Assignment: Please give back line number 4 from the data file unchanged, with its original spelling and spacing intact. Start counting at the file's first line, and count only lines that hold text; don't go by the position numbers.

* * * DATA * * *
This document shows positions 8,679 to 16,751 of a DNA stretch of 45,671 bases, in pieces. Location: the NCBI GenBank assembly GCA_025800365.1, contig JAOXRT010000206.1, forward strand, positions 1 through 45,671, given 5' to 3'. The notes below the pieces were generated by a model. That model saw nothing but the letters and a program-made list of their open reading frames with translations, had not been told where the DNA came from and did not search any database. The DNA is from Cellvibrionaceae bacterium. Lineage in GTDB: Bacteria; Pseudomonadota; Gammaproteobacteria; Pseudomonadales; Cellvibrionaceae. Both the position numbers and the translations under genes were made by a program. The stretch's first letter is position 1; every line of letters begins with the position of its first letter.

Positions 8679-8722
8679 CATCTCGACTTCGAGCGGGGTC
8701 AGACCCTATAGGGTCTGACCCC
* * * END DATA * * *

8701 AGACCCTATAGGGTCTGACCCC